‘That’s pretty obvious, don’t you think? Who would kidnap somebody if it wasn’t for the money?’

‘The obvious is often understated. The “obvious” is the backbone of this trade. If you didn’t know that, you won’t survive a day.’

‘Sorry, Borba. I promise to do better again soon. Will you teach me boss trades then?’ a sudden lightness in his voice gripped the room.

Muttering under his breath, Grunge excused himself in order to take his afternoon nap. In the dark cellar-like room that he slept, Grunge liked the burning of the candles, and the dance of the flames on the grey plastered walls. The chime of the large wooden clock reverberated across the sparsely decorated house, skittering the rats in the cellar.

Alzac, turned to his stash of coke wedged in the small gap between the whiskey larder and the wall, his sleeve tugging at the loose knob. A loud crash was followed by a revelation. In the amber of the dark afternoon, a flame was ablaze in Grunge’s room, the small helpless candles having gained enormous power. The fire spread across the room, asphyxiating the once kingpin of the money trade, and the tabloids would scream of his fatal ‘accident’.

A frail boy pushed his hoodie behind and walked out of Grunge’s room.

‘Have fun in hell, Borba. I have the shotgun you labelled with my name.’


10 thoughts on “Mr. Grunge

  1. So this is what, a prospective piece for a Russian crime thriller? 😀😀
    I quite liked Mr. Grunge. He seemed like Mr. Wolf of Pulp Fiction or Wilson Fisk of Daredevil. And I don’t know why, but I could see that death coming.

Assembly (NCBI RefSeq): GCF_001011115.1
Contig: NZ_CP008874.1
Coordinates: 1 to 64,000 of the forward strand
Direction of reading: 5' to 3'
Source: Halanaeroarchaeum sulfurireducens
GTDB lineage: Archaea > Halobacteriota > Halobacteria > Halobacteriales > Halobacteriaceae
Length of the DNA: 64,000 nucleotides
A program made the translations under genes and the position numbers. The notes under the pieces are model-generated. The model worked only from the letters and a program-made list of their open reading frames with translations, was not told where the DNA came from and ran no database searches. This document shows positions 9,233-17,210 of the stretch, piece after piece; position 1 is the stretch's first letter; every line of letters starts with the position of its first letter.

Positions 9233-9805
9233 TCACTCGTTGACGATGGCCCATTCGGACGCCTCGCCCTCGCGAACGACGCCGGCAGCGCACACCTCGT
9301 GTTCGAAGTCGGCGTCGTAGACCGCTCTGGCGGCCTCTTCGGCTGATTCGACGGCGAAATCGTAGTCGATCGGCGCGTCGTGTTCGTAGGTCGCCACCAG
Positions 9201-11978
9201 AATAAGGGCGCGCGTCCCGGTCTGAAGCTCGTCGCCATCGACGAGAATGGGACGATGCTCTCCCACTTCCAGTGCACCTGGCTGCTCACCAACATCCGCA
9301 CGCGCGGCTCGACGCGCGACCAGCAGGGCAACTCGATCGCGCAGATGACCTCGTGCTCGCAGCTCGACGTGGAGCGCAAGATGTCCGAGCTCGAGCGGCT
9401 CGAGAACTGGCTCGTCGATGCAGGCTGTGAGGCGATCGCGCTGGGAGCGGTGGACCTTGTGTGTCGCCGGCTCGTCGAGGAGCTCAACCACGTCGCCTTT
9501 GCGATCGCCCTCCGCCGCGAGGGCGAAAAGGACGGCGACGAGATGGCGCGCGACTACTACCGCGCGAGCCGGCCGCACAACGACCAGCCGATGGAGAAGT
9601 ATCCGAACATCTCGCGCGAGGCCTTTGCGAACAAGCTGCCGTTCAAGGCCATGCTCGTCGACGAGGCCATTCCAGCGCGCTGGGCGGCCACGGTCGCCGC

Poor Grunge. He doesn’t know that the succession must take place. 😀😀
    Good story. Any plans on writing a prequel/sequel?
    And why you no blog regular? 😋😋

    1. Ooops! This comment was sitting under ‘unread’ for 27 days. I apologise, Bloggeray. Writing a dissertation is damn straight hard work 😦 Hahaha Grunge was a short-short in a creative workshop class. And all of a sudden, I decided to give him another element, that’s about it. I should hopefully write more over the coming months, and I have a blog post for this month ready. Watch out, peep! 😀

      1. Never mind. We all have real lives to (sometimes) tend to, peeking out from our secret writing bunkers. It has been so long that I have forgotten what the story was.
        BTW, what are you writing a dissertation for? Which course, if you don’t mind me asking?
        Creative workshop! 😯
        One post for this month? That’s far higher than your average. 😂😂😂

      2. Hahahaha. Yes I study creative writing, so I’m working on my dissertation now 🙂 Ironically, researching and writing for my assignments takes a lot of time, that I hardly write for pleasure. But I’m finally making some headway to balance the two so hopefully I can dedicate myself to blog a little more.

      3. That sounds really cool. Good luck for finishing the dissertation and achieving that balance.
        So, you are what, targeting a career as a screenwriter or novelist?